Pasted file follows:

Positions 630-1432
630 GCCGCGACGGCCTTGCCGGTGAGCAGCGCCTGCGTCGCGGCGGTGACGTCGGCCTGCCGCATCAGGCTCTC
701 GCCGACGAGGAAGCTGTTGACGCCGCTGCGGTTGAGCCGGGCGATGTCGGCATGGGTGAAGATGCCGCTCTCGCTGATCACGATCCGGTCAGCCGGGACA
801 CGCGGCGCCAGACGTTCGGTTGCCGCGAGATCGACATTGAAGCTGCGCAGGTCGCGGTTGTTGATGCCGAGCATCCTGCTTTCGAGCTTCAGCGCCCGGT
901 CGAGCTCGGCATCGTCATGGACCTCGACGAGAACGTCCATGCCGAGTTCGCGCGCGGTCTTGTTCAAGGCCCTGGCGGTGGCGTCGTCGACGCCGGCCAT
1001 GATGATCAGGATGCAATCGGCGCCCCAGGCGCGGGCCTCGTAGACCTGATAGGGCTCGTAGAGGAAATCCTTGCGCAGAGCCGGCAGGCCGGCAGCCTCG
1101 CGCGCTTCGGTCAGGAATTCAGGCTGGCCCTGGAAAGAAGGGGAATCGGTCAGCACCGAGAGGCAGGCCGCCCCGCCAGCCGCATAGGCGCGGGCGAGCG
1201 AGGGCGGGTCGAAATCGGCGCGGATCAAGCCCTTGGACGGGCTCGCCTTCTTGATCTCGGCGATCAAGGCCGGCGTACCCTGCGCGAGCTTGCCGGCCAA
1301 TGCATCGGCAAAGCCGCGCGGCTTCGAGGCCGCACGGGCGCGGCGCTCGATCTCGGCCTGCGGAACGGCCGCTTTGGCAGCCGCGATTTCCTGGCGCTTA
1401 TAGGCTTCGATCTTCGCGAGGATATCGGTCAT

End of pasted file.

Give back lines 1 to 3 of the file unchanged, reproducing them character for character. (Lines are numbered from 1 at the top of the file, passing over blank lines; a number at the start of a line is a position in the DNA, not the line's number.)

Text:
Positions 630-1432
630 GCCGCGACGGCCTTGCCGGTGAGCAGCGCCTGCGTCGCGGCGGTGACGTCGGCCTGCCGCATCAGGCTCTC
701 GCCGACGAGGAAGCTGTTGACGCCGCTGCGGTTGAGCCGGGCGATGTCGGCATGGGTGAAGATGCCGCTCTCGCTGATCACGATCCGGTCAGCCGGGACA